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Content Marketing: Mr. George Orwell's five rules

Eric Arthur Blair, better known as George Orwell, the British writer to whom we owe, among other things, 1984 and Animal Farm, was a prodigious storyteller, coupled with an unparalleled visionary - and a true precursor of Content Marketing!

George Orwell, a Content Marketing Expert?

 It is interesting to know that he enacted in the early 20th century, five rules of content-creation still valid today:

1 - Don't use any metaphor or figure of speech that you already see elsewhere on a regular basis

If you are able to create relevant ones, do so, but using familiar metaphors weighs down the writing and loses momentum in the style. 

Don't use too many metaphors

2 - Don't use a long word when you can use a short word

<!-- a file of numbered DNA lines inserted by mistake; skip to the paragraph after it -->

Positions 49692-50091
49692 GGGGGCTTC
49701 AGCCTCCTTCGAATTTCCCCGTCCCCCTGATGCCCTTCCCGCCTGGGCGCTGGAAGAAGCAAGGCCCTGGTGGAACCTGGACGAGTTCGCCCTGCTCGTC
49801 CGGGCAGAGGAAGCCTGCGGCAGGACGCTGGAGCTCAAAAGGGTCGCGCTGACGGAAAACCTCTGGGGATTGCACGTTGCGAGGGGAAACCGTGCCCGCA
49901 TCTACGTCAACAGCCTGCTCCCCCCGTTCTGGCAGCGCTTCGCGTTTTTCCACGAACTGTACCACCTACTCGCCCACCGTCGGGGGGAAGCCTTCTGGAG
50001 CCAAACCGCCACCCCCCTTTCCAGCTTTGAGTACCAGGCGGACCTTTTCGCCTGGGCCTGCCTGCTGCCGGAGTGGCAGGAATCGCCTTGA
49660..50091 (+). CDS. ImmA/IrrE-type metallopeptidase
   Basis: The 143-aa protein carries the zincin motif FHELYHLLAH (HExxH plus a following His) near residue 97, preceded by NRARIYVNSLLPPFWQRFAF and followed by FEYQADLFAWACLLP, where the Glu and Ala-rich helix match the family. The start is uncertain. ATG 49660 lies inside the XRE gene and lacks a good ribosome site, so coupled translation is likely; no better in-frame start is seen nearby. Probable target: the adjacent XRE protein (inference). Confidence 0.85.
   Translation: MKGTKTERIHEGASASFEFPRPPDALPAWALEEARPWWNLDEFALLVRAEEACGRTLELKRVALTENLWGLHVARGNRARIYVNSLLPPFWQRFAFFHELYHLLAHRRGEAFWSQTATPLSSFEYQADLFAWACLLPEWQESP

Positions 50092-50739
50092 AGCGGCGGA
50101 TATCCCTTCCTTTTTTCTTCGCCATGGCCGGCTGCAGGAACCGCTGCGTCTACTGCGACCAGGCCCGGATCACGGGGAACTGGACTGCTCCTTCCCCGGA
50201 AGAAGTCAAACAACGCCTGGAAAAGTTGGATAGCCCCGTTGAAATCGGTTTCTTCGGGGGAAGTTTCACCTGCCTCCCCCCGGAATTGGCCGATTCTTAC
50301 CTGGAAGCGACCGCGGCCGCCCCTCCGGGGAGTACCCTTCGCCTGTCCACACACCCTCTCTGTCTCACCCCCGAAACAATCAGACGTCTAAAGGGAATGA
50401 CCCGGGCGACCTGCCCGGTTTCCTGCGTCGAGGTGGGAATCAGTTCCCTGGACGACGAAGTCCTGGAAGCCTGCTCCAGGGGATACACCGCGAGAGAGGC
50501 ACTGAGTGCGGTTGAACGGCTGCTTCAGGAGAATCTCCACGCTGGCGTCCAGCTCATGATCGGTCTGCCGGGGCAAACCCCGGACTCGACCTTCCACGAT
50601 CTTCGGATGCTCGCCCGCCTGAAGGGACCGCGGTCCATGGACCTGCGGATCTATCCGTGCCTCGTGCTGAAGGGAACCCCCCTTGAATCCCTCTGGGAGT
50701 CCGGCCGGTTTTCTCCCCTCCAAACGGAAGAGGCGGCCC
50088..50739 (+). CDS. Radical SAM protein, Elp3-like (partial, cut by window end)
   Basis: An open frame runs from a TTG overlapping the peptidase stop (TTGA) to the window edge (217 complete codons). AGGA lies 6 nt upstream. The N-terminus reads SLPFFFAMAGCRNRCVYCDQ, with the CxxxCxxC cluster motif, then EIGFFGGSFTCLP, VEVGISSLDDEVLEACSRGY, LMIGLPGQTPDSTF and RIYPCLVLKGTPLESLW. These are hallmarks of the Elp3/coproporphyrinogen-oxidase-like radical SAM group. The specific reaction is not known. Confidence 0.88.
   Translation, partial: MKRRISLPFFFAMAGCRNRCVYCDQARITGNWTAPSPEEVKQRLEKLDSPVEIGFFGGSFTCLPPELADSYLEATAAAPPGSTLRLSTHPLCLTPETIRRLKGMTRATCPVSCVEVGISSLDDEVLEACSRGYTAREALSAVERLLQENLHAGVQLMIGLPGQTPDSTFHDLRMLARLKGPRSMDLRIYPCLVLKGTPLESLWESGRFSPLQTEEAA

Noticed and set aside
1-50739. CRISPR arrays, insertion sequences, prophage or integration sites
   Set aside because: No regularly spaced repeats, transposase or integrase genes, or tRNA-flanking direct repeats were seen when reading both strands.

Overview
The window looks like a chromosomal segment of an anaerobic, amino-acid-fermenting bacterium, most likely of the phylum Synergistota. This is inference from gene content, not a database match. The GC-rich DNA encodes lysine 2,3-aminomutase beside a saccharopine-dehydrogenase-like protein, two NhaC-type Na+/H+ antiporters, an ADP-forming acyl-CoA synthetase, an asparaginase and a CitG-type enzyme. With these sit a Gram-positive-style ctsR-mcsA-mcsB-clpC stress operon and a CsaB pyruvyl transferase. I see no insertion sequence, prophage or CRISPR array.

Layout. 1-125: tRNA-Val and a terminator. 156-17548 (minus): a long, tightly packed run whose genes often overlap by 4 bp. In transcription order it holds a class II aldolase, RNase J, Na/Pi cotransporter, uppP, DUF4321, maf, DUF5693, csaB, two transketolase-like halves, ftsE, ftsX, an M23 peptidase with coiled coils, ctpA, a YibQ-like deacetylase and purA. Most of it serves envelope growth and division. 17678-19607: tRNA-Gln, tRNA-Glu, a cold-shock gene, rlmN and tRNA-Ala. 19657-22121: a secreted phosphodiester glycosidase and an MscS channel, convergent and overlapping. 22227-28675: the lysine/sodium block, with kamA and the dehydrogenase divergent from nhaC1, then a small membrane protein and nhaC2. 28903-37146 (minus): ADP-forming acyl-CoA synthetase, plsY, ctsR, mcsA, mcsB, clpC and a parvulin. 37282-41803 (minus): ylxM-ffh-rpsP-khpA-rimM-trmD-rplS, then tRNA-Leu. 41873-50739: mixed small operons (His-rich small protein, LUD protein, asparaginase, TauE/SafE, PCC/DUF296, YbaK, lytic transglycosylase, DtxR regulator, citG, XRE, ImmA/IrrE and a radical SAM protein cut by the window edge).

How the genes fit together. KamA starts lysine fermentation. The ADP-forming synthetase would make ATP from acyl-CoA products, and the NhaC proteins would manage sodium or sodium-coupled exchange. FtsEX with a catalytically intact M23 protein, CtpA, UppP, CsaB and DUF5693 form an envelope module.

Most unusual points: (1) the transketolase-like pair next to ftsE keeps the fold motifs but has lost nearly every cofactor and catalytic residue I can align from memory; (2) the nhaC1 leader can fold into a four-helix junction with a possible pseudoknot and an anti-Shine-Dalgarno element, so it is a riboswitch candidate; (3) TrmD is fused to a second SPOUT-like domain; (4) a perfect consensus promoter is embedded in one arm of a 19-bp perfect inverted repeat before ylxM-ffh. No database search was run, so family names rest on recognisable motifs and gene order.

This touches on the #1 challenge of web writing: promoting complex ideas with simple sentences.

3 - If a word seems unnecessary, remove it

In keeping with the previous rule, get to the point!"

4 - Don't use the passive form when you can use the active form

The latter is shorter and more impactful.

5 - Don't use a word or phrase in a foreign language if that word or phrase exists in French

This rule seems to have been made specifically for marketers who love English jargon!

Rather than hiding behind an obscure formula, explain and popularize your knowledge.

Be intelligible to your personas!

 What about you? Do you apply any other rules for your content creation?

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Topics: Inbound Marketing, Content marketing